…and I am not referring to Jan here
With planning permission foolishly approved by a local authority clearly distracted by a virus, we can now make a start on the building of our pole barn. I already had a working sketch scribbled on the back of a seed packet and critically we had acquired ten massively heavy 4 metre long telegraph poles. So heavy in fact it would require 3 or 4 strong fit people to lug them one by one the 200 hundred yards or so from the gate to the site. As a result they spent the winter just inside the gate knowing that only Desperate Dan would have any chance of stealing any of them.
“No problem” says Jim nonchalantly, “we’ll just tie them to the tractor”.
As it happens I had been stupid enough to pay “money for old rope” when I was at Prestatyn second hand market not so long back. No sooner than I had mentioned it, Jim cut a length off and was busy “splicing” one end. He said gruffly …
“I’m not even going to try to teach you how to do this”.
That was probably wise as it took me long enough to learn how to tie my shoe laces and I wasn’t ever accepted into the boy scouts due to my ‘previous’. As I protested about how on earth he could expect to move a huge lump of timber using just my little 17hp tractor and an old bit of rope, Jim mumbled something that I took at first to be in Gaelic but on reflection I think included the words “clove” “hitch” and “idiot” and was away to the tractor.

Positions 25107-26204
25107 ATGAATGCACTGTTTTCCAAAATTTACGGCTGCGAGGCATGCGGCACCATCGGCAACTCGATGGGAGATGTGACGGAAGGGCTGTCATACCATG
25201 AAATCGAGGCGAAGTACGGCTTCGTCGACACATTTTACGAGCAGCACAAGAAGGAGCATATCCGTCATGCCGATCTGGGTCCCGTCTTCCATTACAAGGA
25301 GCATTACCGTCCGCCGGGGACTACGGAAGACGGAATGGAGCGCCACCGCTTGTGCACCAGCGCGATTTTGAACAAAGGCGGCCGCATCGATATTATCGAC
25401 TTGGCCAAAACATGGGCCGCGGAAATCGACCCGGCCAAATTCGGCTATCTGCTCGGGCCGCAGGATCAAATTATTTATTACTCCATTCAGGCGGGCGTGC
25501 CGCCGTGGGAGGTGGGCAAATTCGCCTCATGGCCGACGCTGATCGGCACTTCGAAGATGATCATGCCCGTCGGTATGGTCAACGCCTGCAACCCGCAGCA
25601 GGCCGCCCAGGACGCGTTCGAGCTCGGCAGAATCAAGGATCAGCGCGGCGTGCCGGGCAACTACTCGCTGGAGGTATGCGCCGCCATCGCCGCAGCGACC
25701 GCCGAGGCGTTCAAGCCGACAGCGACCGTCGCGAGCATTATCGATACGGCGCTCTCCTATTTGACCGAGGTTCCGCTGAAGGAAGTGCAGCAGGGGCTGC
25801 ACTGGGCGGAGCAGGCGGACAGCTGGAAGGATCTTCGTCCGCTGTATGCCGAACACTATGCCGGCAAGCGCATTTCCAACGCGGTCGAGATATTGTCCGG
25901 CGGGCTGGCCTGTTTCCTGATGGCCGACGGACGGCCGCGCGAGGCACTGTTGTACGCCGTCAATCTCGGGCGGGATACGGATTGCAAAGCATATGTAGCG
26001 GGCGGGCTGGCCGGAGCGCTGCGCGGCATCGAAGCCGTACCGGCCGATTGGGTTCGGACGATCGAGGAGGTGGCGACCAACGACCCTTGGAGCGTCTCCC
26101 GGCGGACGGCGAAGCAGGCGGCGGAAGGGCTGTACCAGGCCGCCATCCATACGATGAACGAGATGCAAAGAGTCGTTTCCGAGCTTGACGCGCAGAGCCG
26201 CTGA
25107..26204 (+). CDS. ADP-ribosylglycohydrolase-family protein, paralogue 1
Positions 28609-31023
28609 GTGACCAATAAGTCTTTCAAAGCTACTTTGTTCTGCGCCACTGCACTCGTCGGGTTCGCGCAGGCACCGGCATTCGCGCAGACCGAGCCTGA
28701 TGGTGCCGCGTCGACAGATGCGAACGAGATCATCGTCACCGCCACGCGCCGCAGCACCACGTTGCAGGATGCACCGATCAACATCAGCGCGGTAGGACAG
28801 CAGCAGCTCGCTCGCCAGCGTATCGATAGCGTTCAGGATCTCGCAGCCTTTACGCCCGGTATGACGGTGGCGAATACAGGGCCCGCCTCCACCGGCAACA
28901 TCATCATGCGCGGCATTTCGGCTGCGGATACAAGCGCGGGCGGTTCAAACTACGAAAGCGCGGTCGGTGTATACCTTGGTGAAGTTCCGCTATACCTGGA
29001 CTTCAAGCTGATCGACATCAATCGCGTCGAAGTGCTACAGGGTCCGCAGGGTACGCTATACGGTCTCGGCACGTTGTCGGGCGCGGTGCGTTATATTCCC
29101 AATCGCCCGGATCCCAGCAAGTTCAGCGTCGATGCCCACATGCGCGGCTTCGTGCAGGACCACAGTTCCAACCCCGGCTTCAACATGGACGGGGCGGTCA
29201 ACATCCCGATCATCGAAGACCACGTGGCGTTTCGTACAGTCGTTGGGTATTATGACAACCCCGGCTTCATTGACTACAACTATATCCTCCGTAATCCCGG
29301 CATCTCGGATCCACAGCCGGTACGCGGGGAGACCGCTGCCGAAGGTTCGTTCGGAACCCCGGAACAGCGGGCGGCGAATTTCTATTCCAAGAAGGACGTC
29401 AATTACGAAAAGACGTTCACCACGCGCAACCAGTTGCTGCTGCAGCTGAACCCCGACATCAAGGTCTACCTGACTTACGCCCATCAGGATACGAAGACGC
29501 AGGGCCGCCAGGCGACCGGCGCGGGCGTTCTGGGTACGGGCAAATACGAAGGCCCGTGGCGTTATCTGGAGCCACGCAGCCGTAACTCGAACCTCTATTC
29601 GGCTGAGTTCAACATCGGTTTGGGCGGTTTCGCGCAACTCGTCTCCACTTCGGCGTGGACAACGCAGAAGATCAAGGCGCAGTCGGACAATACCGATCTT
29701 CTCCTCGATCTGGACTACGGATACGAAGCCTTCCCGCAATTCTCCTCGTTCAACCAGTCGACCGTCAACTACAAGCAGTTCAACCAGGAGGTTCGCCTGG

We first attached a mysterious multi-holed metal attachment to the tractor. Jim had insisted I buy this object, apparently commonly referred to as a “drawbar”, as it would “come in handy”. On his instruction, I dutifully backed the tractor up into position at the edge of our stockpile of poles. He started to tie the rope around three poles! My God! Surely he wasn’t going to attempt three poles at once! I swallowed hard and immediately started thinking of the cost of replacing the hydraulics on the tractor and repairing the damage caused when the poles crunched into the back. I quickly pushed those dark thoughts to the back of my mind as he insisted …
“Watch this closely so you’ll know how to tie it right in future. Tie it wrong and you’ll have to cut it off with a knife”.
I elected to video it because I find it hard enough to get my head around 2D problems, never mind 3D in motion. Here is the video so the next time you find the need to tie telegraph poles to a tractor you’ll know how its done.
Jim started her up and I stood well back and tried not to look. I needn’t have worried because the system worked like a charm and the logs happily trailed along behind the tractor like an old dog on a lead ambling behind its master. They were slung so low they slid across the grass with hardly a mark. We did the lot in 30 minutes and retired back to the pavilion for well deserved tea and cake.